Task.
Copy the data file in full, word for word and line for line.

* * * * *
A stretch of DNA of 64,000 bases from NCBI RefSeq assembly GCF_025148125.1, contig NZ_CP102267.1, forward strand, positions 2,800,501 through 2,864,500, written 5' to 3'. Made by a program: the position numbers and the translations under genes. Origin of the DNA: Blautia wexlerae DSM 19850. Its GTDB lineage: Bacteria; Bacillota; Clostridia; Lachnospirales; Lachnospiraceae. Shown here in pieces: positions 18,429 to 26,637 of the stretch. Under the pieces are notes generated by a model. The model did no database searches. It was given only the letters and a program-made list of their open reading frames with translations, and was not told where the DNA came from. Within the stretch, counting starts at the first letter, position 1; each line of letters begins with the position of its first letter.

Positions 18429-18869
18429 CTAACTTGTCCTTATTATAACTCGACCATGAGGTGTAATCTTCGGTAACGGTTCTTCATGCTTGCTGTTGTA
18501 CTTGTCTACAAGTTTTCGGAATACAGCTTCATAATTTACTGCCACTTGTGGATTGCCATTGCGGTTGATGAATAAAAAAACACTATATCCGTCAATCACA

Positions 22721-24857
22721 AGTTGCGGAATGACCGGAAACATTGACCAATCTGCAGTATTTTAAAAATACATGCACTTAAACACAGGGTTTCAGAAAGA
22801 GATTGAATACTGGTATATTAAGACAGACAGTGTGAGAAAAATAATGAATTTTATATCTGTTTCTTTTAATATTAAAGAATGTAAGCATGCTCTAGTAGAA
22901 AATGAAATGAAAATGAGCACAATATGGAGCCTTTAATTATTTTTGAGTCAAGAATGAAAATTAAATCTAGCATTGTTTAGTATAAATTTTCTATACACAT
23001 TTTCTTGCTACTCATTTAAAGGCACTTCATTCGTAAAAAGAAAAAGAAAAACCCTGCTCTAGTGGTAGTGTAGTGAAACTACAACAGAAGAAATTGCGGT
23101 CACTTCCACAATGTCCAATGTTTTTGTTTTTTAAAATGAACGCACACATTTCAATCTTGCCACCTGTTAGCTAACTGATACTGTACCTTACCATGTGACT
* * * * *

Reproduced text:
A stretch of DNA of 64,000 bases from NCBI RefSeq assembly GCF_025148125.1, contig NZ_CP102267.1, forward strand, positions 2,800,501 through 2,864,500, written 5' to 3'. Made by a program: the position numbers and the translations under genes. Origin of the DNA: Blautia wexlerae DSM 19850. Its GTDB lineage: Bacteria; Bacillota; Clostridia; Lachnospirales; Lachnospiraceae. Shown here in pieces: positions 18,429 to 26,637 of the stretch. Under the pieces are notes generated by a model. The model did no database searches. It was given only the letters and a program-made list of their open reading frames with translations, and was not told where the DNA came from. Within the stretch, counting starts at the first letter, position 1; each line of letters begins with the position of its first letter.

Positions 18429-18869
18429 CTAACTTGTCCTTATTATAACTCGACCATGAGGTGTAATCTTCGGTAACGGTTCTTCATGCTTGCTGTTGTA
18501 CTTGTCTACAAGTTTTCGGAATACAGCTTCATAATTTACTGCCACTTGTGGATTGCCATTGCGGTTGATGAATAAAAAAACACTATATCCGTCAATCACA

Positions 22721-24857
22721 AGTTGCGGAATGACCGGAAACATTGACCAATCTGCAGTATTTTAAAAATACATGCACTTAAACACAGGGTTTCAGAAAGA
22801 GATTGAATACTGGTATATTAAGACAGACAGTGTGAGAAAAATAATGAATTTTATATCTGTTTCTTTTAATATTAAAGAATGTAAGCATGCTCTAGTAGAA
22901 AATGAAATGAAAATGAGCACAATATGGAGCCTTTAATTATTTTTGAGTCAAGAATGAAAATTAAATCTAGCATTGTTTAGTATAAATTTTCTATACACAT
23001 TTTCTTGCTACTCATTTAAAGGCACTTCATTCGTAAAAAGAAAAAGAAAAACCCTGCTCTAGTGGTAGTGTAGTGAAACTACAACAGAAGAAATTGCGGT
23101 CACTTCCACAATGTCCAATGTTTTTGTTTTTTAAAATGAACGCACACATTTCAATCTTGCCACCTGTTAGCTAACTGATACTGTACCTTACCATGTGACT